What happened next was the most challenging experience we’ve faced in our 23 years of marriage. My husband woke me up at 5:30 a.m. complaining of intense pain in his chest, arm, shoulder, and neck. While I’m not a medical doctor, I know that these signs are serious and can be symptoms of a heart attack. This was unexpected and shocking, as my husband is a healthy 49-year-old man with no history of heart disease. Initially, he didn’t want to go to the hospital and wanted to wait to see if the pain abated, but I knew that getting him to the hospital as soon as possible was critical; this could be a life and death situation. As I was going through this I could feel a sensation of numbness flood through my body and emotions. It was like my body, mind, and heart went into survival mode.
Once we got to the hospital, the staff rushed him into the ER and treated him as a heart attack victim. Witnessing all this was heartbreaking, as it was difficult to stand by and watch as the staff administered different medicines to try and stabilize his condition and reduce the pain. While I could stay close by, I was asked to keep the area around him clear so that they could attend to him. It was really painful to watch him suffer without being able to comfort him. He was in and out of consciousness and I remember feeling dizzy as I faced the unknown. Worry, anxiety, and terror filled my mind, body, and heart. I was no longer in survival mode, I was in reaction mode.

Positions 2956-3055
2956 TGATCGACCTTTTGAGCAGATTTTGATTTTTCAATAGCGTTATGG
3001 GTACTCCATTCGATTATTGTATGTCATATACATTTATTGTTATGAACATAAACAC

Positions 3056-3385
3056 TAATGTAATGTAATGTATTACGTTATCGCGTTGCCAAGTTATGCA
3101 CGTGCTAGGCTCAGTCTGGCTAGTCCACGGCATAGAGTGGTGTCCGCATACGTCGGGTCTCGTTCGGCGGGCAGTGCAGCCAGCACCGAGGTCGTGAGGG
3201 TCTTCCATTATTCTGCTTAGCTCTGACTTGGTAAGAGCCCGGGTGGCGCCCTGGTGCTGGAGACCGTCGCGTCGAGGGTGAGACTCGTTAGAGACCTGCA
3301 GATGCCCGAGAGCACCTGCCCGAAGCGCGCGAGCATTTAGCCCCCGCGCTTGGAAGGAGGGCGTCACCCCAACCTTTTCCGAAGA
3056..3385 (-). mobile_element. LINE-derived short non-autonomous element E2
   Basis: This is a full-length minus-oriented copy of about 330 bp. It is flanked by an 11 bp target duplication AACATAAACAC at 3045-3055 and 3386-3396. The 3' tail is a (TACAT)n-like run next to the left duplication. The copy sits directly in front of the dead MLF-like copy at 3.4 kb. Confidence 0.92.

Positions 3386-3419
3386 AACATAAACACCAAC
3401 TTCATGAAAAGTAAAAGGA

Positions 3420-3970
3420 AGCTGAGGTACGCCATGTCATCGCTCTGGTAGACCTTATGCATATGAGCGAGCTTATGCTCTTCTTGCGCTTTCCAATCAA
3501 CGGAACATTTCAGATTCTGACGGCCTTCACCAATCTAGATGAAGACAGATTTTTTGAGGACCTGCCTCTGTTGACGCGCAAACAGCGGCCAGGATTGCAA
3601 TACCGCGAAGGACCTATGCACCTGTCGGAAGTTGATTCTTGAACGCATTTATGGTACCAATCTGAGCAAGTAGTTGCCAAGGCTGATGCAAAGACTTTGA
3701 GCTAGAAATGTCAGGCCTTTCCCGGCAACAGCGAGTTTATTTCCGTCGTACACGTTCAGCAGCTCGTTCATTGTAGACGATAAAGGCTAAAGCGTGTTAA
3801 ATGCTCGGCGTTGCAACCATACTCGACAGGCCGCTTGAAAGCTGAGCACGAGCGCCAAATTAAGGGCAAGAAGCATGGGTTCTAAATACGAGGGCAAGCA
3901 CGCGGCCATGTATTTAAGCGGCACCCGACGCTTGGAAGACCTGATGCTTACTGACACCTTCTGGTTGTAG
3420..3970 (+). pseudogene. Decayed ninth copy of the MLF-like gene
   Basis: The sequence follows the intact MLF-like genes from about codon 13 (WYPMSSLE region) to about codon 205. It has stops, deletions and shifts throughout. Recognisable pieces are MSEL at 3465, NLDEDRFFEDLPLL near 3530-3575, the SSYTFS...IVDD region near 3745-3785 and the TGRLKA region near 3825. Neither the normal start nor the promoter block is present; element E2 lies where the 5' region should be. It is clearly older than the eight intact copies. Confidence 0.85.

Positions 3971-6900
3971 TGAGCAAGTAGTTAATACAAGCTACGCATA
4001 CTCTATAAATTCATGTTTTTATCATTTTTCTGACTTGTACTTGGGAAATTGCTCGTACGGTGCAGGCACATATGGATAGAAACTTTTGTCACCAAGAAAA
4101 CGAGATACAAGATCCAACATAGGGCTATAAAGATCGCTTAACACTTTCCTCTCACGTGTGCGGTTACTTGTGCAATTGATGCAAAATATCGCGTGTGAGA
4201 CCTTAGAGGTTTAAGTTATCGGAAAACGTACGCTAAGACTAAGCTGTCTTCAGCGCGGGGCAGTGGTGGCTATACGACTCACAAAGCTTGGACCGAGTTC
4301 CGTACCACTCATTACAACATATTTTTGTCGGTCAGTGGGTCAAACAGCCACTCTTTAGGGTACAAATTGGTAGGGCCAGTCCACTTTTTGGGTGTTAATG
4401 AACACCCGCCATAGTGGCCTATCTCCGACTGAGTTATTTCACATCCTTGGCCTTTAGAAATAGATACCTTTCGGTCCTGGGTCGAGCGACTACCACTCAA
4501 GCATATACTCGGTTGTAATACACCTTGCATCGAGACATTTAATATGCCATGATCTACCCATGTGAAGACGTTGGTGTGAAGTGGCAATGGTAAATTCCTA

Shifting from reaction to response requires awareness, acceptance, and a loving presence. Initially, I was caught up in thoughts, emotions, and stories about a future without my husband. My surroundings faded into the background as I got trapped in reactivity. I was stuck there for quite some time. Then I had a moment of awareness. I recognized that I was getting swept up in a swirling tornado of feelings, thoughts, and stories. I became aware that what I was doing—judging, predicting, and catastrophizing—was just escalating my anxiety. This moment of awareness, this recognition and conscious shift from reactivity to response, is called mindfulness.
“ Mindfulness is the aware, balanced acceptance of the present experience. It is opening to or receiving the present moment, pleasant or unpleasant, just as it is, without either clinging to it or rejecting it.”